The locust menace

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According to the United Nation Food and Agriculture organization (FAO), on average, once in every three years there is a locust infestation outbreak in Ethiopia. The outbreak stems back to the mid-1940s and 1950s, when desert locusts began infesting Ethiopia. Back then there were no effective defense mechanisms and this led to hardships and famine. Over the years there have been big improvements in the understanding of the atmospheric movement of the swarm. There have been efforts to bring the problem under control through using traditional methods as well as modern methods such as; using aircraft ultra-low volume spraying with new insecticides and different new tactics with effective means of control.
Even though these entire means have been introduced and aerial operations have continued against the swarm as from the end of 2019 till 2020, the rapid incursion of the desert locust across many countries of the East Africa region still poses significant damage to livelihoods and food insecurity of the region as the second wave continues to hit.
As experts suggest the current outbreak can be linked to anthropogenic climate change and the increased frequency of extreme weather events. The desert locust are considered the most destructive migratory pest in the world and a single swarm covering one square kilometers can contain up to 150 million locusts. On average, one desert locust could lay 80-120 eggs with in eight to twelve days, if the soil is wet enough to allow the egg to absorb sufficient moisture to complete its development.
A very small part of an average swarm accounts to a tonne of locusts. Each locust can consume two grams of vegetation a day and when this statistics is translated to an average swarm the damage is nothing short of catastrophic. In
Ethiopia being amongst the largest countries in the region, it has experienced a huge draw back to its agricultural sector as a result of the infestations. This has in turn rendered suffering to small holder farmers because of significant losses in croplands. The rainy season has also served as a double edged sword. On a positive side it provides a source of water for crops and cattle but on the flip side it presents a favorable condition for locusts to breed in the country. According to FAO, the current wave of the locust swarm in Ethiopia is the most severe in over 25 year period.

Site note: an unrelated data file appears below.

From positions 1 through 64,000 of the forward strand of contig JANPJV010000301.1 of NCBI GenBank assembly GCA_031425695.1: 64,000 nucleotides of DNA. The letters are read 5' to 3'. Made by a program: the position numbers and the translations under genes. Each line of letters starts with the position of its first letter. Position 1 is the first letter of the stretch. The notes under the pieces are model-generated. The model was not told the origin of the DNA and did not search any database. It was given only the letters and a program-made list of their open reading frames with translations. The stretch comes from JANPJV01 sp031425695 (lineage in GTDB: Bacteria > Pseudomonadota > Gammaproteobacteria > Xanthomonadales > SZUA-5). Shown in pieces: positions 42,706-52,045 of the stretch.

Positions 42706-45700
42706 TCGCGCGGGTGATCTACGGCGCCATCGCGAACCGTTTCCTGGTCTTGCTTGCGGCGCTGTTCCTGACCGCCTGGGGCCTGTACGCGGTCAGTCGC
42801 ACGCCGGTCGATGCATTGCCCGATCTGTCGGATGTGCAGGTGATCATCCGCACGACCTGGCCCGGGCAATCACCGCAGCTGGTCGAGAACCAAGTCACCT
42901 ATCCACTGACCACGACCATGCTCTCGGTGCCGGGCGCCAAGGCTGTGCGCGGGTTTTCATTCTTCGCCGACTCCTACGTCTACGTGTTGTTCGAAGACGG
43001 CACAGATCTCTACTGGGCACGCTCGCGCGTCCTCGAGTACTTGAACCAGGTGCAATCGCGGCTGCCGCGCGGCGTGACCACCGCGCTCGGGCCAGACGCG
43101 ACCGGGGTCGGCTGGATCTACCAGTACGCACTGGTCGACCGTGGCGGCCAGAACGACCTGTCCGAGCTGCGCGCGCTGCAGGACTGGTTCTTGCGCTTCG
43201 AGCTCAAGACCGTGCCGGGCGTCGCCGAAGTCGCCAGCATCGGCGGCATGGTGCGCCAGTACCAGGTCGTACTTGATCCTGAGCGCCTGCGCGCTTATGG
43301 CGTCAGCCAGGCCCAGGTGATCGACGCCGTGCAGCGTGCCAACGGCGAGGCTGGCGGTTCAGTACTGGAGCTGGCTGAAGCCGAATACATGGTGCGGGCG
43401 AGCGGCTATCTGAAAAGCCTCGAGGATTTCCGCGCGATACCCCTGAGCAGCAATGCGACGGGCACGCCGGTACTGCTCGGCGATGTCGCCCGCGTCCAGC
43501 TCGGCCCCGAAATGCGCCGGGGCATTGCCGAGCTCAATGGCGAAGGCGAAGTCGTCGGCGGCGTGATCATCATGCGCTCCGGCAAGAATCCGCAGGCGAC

According to the Ministry of Agriculture, currently locust infestation has occurred in five regions and one city administration. The breakdown is as follows; for the city administration, the affected city is Dire Dewa, the regions affected include: Oromia, Tigray, Amhara, Somali and Afar. A further breakdown into the districts are; 20 in Amhara region, 30 in Afar, 24 in Oromia , 24 in Tigray, 10 in Somalia, 4 in Dire Dewa, which tallies to 112 affected districts.
As of July 2020, the swarm have plagued on 890,000 hectares of land according to the data from the Ministry. Abera Lema, Communications Director at the Ministry of Agriculture clarified that the Ministry has been doing its navigation across 3.5 million hectares of land across the five regions and Dire Dawa city. From the identified 890,000 hectares, he claimed that 830,000 hectares have been disinfected with chemicals to control the spread.
For the past 10 days the infestation has become adverse in the regional states and the federal government has been taking stringent measures. According to Abera, the Ministry is working round the clock to get the condition under control. This is being achieved through the use of pesticides including bio-pesticides by air chemical spraying through 3 chemical –spraying planes, two helicopter navigators and 120 vehicles operating from the four air bases of Kombolcha, Dire Dewa, Semera and Somali.
The current local plague has exacerbated the local economy and political limitations have facilitated the locust spread which has further put pressure on the livelihoods of communities. Though the country does not have a chemical spreading plane or drones the government has taken the initiative of taking three planes and two navigators on lease from other organizations. The government is still processing to bring other planes.